Church of the Transfiguration, Roman Catholic (Manhattan)

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Church of the Transfiguration
Church of the Transfiguration Five Points NYC.jpg
Church of the Transfiguration, formerly Zion Protestant Episcopal Church
Church of Transfiguration is located in Manhattan
Church of Transfiguration
Church of Transfiguration
Church of Transfiguration is located in New York
Church of Transfiguration
Church of Transfiguration
Church of Transfiguration is located in the United States
Church of Transfiguration
Church of Transfiguration
Location25 Mott St.
Manhattan, New York City
Coordinates40°42′52.3″N 73°59′56.5″W / 40.714528°N 73.999028°W / 40.714528; -73.999028Coordinates: 40°42′52.3″N 73°59′56.5″W / 40.714528°N 73.999028°W / 40.714528; -73.999028
Built1801 (rebuilt 1815)
Architectsteeple and alterations (1868):
Henry Engelbert[2]
Architectural styleGeorgian Gothic
NRHP reference No.80002682[1]
Significant dates
Added to NRHPApril 16, 1980
Designated NYCLFebruary 1, 1966

The Church of the Transfiguration is a Roman Catholic parish located at 25 Mott Street on the northwest corner of Mosco Street (formerly Park Street) in the Chinatown neighborhood of Manhattan, New York City.[3] The parish is under the authority of the Archdiocese of New York and is staffed by the Maryknoll order.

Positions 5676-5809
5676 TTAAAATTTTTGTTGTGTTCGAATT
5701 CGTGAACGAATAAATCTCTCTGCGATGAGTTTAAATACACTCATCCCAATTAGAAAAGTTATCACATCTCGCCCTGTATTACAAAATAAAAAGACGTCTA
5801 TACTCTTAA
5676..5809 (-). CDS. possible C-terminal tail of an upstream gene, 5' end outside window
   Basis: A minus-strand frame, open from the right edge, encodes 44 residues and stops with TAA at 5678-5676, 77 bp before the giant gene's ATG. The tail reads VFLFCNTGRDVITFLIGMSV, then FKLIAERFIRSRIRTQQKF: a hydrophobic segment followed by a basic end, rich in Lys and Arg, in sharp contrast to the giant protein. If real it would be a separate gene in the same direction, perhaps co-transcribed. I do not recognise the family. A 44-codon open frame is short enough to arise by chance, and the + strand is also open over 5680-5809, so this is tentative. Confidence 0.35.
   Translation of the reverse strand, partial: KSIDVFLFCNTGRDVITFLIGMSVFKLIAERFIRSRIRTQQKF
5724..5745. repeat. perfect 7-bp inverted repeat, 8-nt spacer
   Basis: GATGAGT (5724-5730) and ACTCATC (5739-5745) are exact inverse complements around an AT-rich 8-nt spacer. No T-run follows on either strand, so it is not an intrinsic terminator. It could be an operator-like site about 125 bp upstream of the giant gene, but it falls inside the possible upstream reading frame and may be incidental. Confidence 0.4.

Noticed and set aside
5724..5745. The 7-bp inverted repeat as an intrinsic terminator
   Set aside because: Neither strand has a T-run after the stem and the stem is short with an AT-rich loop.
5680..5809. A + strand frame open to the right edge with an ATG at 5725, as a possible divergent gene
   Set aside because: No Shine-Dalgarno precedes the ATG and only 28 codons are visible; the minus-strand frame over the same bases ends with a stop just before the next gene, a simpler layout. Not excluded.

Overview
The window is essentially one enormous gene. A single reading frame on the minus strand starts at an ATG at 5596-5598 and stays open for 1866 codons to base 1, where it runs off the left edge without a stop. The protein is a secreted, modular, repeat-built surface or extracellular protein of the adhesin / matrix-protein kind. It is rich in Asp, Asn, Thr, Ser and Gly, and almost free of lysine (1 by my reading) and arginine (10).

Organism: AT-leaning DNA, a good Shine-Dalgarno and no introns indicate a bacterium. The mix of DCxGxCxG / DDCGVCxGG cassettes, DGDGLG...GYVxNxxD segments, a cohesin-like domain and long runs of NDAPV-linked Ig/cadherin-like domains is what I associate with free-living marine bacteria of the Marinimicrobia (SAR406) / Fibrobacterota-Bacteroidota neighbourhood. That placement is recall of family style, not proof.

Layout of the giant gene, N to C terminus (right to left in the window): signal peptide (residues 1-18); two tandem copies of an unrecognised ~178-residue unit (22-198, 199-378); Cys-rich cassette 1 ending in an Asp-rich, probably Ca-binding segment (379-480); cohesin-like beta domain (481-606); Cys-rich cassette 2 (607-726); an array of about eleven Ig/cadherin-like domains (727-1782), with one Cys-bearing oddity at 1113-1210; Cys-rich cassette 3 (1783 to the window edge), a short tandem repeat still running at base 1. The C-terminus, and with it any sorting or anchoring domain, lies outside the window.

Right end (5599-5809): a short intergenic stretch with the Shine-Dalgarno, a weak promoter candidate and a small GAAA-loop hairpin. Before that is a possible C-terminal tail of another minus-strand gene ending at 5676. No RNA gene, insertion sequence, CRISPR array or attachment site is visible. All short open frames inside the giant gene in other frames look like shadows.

History and description[edit]

The church was built in 1801 in the Georgian style of architecture for the Zion English Lutheran Church.,[4] a Lutheran congregation that subsequently converted en masse to the Protestant Episcopal Church. The church then became known as Zion Protestant Episcopal Church. It was rebuilt after a major fire in 1815 which gutted the church and 35 dwellings in the surrounding Five Points neighborhood. The church was rebuilt thanks to the effort of congregation member Peter Lorillard.[5]

The Episcopal congregation sold the building in 1853 to the Roman Catholic Church of the Immigrants parish, which had been founded in 1827 by the Rev. Felix Varela y Morales to minister to the poor Irish in the Five Points who were predominantly Roman Catholic.[6] The parish later changed its name to the Church of the Transfiguration.

The Transfiguration School building at 29 Mott Street

The church is one of four on the Lower East Side built from Manhattan schist.[4] The AIA Guide to New York City describes it as "[A] Georgian church with Gothic (small-paned double-hung) windows ... with Gothic tracery ... Dressed Manhattan schist makes neat building blocks, with brownstone detail."[7] A copper-covered octagonal tower designed by Henry Engelbert was added to the church building in 1868,[6][7] when the Gothic windows are assumed to have been added as well.[4]

The church was designated a New York City landmark in 1966, and was added to the National Register of Historic Places in 1980.


By the 1840s, many new European immigrants had arrived in the area served by the church, which became known as the "Five Points". Many of the earlier Protestant residents moved to northern parts of the city, which prompted the church being sold to the Roman Catholic Diocese of New York.[8] Over the years it has continued to serve the Irish, Italian and more recently Chinese immigrant communities.[9]